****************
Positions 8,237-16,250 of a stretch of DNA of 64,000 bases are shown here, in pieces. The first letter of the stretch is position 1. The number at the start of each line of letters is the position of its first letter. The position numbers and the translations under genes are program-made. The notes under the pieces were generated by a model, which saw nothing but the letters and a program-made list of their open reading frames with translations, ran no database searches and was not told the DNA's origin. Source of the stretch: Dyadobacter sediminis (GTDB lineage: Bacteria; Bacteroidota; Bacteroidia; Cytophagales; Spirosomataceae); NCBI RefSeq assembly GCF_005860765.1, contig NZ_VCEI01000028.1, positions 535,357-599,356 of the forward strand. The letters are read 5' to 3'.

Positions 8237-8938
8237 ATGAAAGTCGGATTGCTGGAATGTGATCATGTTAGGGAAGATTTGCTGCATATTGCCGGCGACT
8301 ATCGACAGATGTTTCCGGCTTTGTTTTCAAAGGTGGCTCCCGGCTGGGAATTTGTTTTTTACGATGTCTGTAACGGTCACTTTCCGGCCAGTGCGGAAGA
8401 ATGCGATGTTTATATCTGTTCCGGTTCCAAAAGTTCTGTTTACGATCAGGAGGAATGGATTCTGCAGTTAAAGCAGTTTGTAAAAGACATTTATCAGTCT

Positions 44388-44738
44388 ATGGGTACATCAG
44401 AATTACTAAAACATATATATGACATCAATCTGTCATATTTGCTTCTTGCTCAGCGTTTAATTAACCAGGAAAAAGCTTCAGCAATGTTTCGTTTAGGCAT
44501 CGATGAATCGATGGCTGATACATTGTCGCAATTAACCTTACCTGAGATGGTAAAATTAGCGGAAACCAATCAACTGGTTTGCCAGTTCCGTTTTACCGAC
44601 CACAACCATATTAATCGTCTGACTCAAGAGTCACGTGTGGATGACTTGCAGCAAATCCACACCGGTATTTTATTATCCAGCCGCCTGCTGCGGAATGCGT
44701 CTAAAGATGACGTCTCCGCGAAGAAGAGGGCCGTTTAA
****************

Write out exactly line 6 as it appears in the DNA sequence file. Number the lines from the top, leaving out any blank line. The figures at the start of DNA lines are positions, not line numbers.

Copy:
Positions 44388-44738